Through testing, we found that SDRs would need a way to update their daily and monthly KPIs quickly, and because a lot of these metrics connected to progress information, it made more sense to group them together within this bar. The graphic would have to go though, as it took up too much space and didn't add much more information. The next iteration included input areas for today's phone dials, this month's dials, key conversations, and set meetings, and this quarter's meetings, pipeline, and revenues. Additionally, the required quota and above-and-beyond quota is listed with a percentage of the SDR's progress as a reminder of their goals.

Progress Bar V2.png

Progress Bar V2; Figma

This was a lot of information for the SDR to update regularly and viewing it all at once didn't achieve the desired emotion of motivation either. The next version of the bar cut down on the number of KPIs shown and changed "Today" to "This Week." Additionally, it was moved to the top of the page so it wouldn't become an afterthought.

Progress Bar V3.png

Progress Bar V3; Figma

Products, Industries, and Personas: Reference pages and write-ups

A big part of the platform is its wealth of information. New SDRs can look up the specifics about products they're selling, the industry they're in, and the kinds of personas they will encounter on the phone. Knowledge of this information is valuable to have access to while selling. The format of these pages were fairly similar so I mostly experimented with different layouts.

On the products page, I tried two columns versus one column initially to make scanning the text easier. This didn't work when there was much larger pieces of text about the product that wouldn't cross over into the right column, leaving it with tons of white space under the image, so I returned back to one column. 

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Product Page Two Columns; Figma

Products - One Column.png

Product Page One Column; Figma

The industries page originally had overview, mega-trends, and key challenges sections. With how long each of these pages could get, I wanted to help the user avoid excessive scrolling so I implemented tabs that could be clicked through in the design. In a later version, we included an RSS feed because my team found it would be helpful to users to see latest news stories relating to each industry.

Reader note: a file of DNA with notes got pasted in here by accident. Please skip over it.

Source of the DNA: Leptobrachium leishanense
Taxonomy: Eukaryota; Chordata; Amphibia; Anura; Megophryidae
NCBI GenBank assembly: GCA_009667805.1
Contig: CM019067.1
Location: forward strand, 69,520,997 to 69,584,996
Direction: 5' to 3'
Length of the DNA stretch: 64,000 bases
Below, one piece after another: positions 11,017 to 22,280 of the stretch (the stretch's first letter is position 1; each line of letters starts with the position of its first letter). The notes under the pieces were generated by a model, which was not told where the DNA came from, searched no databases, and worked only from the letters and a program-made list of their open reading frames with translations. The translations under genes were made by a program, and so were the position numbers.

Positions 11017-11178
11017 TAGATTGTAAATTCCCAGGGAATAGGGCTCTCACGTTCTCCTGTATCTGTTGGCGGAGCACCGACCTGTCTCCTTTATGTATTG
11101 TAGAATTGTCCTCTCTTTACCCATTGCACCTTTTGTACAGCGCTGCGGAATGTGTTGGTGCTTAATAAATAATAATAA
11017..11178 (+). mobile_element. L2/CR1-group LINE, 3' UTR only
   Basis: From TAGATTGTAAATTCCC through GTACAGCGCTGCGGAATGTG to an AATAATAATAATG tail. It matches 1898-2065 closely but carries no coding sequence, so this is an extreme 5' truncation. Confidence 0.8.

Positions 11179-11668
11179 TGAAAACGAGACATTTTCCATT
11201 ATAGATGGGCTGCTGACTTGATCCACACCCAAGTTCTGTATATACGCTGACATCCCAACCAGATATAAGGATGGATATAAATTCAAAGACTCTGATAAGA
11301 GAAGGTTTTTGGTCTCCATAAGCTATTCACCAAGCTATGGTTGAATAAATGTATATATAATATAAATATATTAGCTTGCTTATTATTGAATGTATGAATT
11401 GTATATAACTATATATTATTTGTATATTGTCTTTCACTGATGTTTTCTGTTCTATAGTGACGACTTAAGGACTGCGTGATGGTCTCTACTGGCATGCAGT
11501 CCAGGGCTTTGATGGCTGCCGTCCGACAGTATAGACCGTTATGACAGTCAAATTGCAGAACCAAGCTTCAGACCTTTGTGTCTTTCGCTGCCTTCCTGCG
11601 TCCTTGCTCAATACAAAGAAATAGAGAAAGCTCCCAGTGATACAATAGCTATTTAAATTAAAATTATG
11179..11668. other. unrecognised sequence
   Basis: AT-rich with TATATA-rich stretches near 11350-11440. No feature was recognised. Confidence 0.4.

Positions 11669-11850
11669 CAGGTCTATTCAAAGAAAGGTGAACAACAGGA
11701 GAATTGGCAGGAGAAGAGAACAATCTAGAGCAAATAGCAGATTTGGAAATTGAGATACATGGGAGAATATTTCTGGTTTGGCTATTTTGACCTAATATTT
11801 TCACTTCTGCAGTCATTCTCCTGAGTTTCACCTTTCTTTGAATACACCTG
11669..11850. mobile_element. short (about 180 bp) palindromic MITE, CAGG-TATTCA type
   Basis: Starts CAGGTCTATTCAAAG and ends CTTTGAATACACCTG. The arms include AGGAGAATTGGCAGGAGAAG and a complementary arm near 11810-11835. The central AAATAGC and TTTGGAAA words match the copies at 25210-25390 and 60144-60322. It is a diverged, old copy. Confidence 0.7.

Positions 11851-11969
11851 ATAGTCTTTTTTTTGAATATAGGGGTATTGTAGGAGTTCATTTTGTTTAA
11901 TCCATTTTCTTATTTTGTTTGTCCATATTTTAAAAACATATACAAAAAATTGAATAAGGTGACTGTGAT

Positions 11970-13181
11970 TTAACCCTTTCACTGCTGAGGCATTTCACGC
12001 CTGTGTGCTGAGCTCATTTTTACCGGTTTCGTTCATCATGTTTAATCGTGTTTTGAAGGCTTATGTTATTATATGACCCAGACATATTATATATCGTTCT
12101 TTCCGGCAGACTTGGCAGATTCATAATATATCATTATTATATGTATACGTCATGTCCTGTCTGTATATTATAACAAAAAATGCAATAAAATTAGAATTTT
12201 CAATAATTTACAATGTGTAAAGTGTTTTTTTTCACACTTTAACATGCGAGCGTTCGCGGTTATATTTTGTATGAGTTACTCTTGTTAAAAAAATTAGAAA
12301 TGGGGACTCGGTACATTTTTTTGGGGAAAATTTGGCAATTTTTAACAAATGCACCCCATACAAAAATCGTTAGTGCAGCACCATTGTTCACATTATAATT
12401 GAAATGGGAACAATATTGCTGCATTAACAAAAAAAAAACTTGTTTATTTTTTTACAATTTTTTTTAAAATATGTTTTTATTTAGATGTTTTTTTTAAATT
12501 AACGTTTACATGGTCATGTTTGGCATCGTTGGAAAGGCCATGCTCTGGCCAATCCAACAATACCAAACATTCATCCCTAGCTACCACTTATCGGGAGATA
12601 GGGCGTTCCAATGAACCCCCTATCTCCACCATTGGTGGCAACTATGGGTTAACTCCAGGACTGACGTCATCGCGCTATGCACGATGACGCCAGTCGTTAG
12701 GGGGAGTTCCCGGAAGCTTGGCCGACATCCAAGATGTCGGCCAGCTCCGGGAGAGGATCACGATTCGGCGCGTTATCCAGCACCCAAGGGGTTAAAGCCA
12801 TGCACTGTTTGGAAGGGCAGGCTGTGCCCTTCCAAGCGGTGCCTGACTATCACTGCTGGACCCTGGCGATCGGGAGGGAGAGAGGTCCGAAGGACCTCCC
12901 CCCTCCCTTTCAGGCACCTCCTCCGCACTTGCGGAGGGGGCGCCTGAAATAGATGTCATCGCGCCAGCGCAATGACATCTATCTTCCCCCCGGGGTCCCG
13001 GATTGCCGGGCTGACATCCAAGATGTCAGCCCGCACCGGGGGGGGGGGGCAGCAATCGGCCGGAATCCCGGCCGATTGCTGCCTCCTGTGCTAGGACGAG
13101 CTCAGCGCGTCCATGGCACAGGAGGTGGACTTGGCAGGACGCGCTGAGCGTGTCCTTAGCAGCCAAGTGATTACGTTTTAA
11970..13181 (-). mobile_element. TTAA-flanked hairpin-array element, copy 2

Industries - Overview.png

Industries Page; Figma

Industries - RSS Feed.png

Industries Page with RSS Feed; Figma

On the personas page, we decided to add some more information, including a photo, LinkedIn profile, and tips panel. With regards to the photo, I had concerns about it reinforcing gender/racial biases about who can succeed at a certain career, but decided if approached with care and through the lens of diversity, could instead challenge stereotypes. I also experimented with a different tab visual style, but decided to go back to the original design because the subtle text and stroke change fit the visual system better.

Personas - Overview.png

Personas Page V1; Figma

Personas with Tips.png

Personas Page V2; Figma

Campaigns: Depicting the hierarchy of priority

The campaigns page of this platform is where all the announcements and campaigns can be found. I thought of a few ways to categorize them and created 4 columns in which users would be able to view basic information about the campaigns so they can easily find what they're looking for. Additionally, each campaign is tagged with a priority level so SDRs can see which ones require more attention. Expired or outdated campaigns would have a grey priority.

Campaigns.png

Campaigns Page; Figma

To view the full campaign, the user would click an item from one of the columns and it would open as a pop-up. There really wouldn't be a situation in which they would have to view multiple campaign details at the same time, so it made the most sense to my team to structure it like this.

Campaigns - Pop-up.png

Campaigns Pop-up; Figma

Tips: Writing, reviewing, and reading user-generated tips

The tips page is where the opportunity for user-generated content on the platform comes in. SDRs can type up tips they've learned and want to share. As a reward, I designed this so that the most useful tips will receive upvotes from other users and the person who shared will gain more reputation and visibility with respect to their insights.

I created 2 panels for this page: one for viewing tips and one for viewing statistics about them. Users can access all written tips in "All Tips" as well as their own under "My Tips" and switch between "Individual" and "Overview" tabs when viewing tip stats. In addition, the "Write a Tip" button would redirect them to a flow to write/submit a tip. Because tips can span across various industries and personas, I designed a dropdown from which multiple tags can be selected and show up as easily deletable chips to conserve space while preserving information.

CALL NAVIGATOR

SDRs make between 50-100 calls a day